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First case in Europe of Zika virus in pregnant woman diagnosed
A PREGNANT woman who had travelled to Colombia from her home in Barcelona has become the first case of the tropical virus Zika to affect an expecting mother in Europe.
She is not said to be in hospital, but is following a course of treatment at home as recommended by her gynaecologist.
Whilst regional health authorities believe the chances of the baby being born with a too-small and under-developed brain are 'very low', the mother-to-be, aged 41, is being monitored closely.
She is said to be between week 13 and 14 of her pregnancy, but it is not until around 15 that an ultrasound starts to show whether or not the growth of the foetus is following the right pattern.
Earlier this week, another man was diagnosed with Zika in the classical university city of Salamanca, in Castilla y León.
The patient is a Venezuelan man who recently went to his country of origin to see family and friends.
He is said to be only mildly affected and was discharged from Valladolid's Río Hortega hospital the day his test results came out.
Although the World Health Organisation (WHO) has declared an international emergency over the virus – similar to dengue and transmitted by the Aedes Aegypti mosquito – in practice it is not dangerous, except for pregnant women.
Cases of babies born with very small, under-developed brains in Brazil have rocketed from an average of 150 a year to over 4,000, and many of their mothers had contracted the Zika virus.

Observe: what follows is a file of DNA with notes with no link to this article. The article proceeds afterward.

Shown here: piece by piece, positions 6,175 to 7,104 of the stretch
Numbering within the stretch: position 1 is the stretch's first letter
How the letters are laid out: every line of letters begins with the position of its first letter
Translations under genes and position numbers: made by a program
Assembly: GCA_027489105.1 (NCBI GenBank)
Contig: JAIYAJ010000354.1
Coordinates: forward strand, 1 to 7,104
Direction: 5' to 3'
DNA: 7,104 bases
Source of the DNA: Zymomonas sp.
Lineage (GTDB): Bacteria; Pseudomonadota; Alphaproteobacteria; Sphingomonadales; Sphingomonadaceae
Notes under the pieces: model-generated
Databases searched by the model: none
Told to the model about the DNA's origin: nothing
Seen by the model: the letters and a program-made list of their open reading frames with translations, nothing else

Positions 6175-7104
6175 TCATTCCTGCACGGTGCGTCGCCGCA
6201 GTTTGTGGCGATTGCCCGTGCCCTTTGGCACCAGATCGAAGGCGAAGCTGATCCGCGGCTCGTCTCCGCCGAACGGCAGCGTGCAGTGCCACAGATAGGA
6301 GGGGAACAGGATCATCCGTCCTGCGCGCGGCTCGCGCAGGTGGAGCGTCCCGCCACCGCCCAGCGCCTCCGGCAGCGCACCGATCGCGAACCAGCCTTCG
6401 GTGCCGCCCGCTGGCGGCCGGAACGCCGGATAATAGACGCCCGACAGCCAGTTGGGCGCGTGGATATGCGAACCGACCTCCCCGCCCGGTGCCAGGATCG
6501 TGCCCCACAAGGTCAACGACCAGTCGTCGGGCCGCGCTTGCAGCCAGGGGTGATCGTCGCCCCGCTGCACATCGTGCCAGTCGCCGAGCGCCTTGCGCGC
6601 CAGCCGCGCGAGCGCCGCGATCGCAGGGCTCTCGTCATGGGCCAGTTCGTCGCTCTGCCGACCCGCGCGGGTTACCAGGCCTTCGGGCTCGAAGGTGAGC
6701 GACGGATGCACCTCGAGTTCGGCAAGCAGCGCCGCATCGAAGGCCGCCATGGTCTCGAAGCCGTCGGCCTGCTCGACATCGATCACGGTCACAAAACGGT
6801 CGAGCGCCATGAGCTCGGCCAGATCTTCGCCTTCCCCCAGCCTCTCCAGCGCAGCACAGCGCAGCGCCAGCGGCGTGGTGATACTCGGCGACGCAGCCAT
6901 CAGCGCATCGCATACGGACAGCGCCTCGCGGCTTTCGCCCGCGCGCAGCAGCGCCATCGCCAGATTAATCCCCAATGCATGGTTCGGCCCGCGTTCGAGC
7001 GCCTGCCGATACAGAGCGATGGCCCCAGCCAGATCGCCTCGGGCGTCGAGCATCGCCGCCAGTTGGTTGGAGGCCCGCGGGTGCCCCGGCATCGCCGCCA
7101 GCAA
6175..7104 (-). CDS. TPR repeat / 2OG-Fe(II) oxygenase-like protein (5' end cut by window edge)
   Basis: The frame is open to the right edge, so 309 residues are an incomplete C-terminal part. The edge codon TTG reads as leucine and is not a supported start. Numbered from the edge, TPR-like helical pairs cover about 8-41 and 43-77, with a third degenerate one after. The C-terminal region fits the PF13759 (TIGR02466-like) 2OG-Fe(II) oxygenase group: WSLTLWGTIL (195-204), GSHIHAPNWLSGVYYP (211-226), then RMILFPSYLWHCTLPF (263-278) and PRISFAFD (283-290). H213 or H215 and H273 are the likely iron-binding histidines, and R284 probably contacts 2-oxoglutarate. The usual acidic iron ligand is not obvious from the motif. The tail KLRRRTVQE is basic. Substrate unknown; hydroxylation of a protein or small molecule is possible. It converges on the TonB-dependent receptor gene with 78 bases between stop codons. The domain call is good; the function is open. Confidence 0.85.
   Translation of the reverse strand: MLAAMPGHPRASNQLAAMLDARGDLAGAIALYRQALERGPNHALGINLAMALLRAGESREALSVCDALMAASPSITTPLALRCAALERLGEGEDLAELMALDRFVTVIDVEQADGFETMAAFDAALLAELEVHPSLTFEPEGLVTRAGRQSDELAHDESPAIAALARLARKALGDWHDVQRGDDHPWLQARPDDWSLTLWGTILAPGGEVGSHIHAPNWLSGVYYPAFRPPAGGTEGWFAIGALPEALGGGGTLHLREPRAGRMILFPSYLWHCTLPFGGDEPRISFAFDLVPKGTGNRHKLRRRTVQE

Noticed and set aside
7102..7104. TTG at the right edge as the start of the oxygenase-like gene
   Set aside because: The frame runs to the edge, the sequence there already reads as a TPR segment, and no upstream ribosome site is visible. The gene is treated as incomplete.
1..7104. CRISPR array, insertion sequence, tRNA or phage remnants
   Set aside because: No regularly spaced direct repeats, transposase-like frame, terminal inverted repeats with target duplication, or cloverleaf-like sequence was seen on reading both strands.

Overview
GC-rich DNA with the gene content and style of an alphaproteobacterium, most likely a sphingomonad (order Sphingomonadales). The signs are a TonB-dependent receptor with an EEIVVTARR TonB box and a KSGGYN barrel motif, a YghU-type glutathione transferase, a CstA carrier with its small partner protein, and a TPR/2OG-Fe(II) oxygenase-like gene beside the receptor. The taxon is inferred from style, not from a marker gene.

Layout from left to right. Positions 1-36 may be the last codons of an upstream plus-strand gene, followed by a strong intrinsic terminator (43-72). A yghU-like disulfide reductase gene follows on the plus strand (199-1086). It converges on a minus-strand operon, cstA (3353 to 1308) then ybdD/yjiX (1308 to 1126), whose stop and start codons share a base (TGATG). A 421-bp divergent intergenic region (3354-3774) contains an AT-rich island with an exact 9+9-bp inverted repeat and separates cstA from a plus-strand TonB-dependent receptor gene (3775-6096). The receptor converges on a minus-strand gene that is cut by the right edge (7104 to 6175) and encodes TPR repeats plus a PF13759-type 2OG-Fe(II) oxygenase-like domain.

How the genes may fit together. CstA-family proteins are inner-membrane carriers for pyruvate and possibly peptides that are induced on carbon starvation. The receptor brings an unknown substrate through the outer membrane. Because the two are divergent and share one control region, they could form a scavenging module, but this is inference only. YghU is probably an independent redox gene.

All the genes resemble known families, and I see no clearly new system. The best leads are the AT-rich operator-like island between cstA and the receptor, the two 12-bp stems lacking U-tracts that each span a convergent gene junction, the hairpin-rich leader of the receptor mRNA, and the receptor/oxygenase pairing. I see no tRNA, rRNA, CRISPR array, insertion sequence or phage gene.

It is transmitted by mosquitoes which, at present, only live in Africa, parts of Asia and some sub-tropical Latin American countries, and cannot be passed on through person-to-person contact, nor is it airborne.
However, the USA says it has diagnosed the first-ever case of sexually-transmitted Zika, in the State of Texas.
Symptoms are similar to those of the 'flu, including conjuntivitis, joint pain, headaches, fatigue and general soreness and unease, but the virus works its way out of the human system within two to seven days, usually without treatment, and leaving practically no after-effects.
Very few people have to go to hospital with it, and those who do are discharged within days or even hours.
The Venezuelan man is the second patient to have caught the Zika bug in Castilla y León, followed by a patient from Madrid, a Murcia man and six women in Catalunya.
They are all Latin Americans who have recently visited their home countries, since the carrier mosquitoes are not present in Spain.
Medics say anyone affected should get lots of rest, drink plenty of fluids, and take the usual over-the-counter pain and 'flu remedies.
If symptoms worsen, they should take immediate medical advice.
Any women who have recently been in one of the high-risk countries and believe they could be pregnant should tell their gynaecologists, who will ensure they are closely monitored.
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